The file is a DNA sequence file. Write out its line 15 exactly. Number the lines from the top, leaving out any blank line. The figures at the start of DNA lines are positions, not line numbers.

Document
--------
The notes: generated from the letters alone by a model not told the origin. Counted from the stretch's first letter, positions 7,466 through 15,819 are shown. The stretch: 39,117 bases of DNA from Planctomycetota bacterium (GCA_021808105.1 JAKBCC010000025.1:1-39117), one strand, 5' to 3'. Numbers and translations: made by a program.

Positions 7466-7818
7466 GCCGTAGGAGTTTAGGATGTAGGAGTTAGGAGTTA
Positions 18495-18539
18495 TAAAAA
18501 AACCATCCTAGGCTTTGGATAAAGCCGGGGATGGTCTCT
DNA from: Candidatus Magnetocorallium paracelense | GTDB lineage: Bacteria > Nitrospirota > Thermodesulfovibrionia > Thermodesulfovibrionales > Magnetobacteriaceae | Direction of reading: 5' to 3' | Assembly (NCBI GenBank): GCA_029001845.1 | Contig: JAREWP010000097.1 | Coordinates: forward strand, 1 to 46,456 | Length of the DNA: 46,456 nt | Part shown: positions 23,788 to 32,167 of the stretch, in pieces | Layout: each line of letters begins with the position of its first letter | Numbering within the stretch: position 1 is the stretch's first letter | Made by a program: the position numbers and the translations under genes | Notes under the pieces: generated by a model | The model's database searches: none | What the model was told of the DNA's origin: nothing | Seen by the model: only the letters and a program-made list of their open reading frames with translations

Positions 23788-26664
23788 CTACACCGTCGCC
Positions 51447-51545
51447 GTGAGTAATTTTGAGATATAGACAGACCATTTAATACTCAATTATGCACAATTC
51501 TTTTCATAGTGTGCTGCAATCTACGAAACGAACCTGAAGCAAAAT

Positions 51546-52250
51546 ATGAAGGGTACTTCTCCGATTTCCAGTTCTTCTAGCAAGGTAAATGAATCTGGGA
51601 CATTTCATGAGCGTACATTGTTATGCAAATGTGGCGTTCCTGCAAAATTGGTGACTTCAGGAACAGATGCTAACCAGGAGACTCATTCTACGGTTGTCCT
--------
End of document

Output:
51601 CATTTCATGAGCGTACATTGTTATGCAAATGTGGCGTTCCTGCAAAATTGGTGACTTCAGGAACAGATGCTAACCAGGAGACTCATTCTACGGTTGTCCT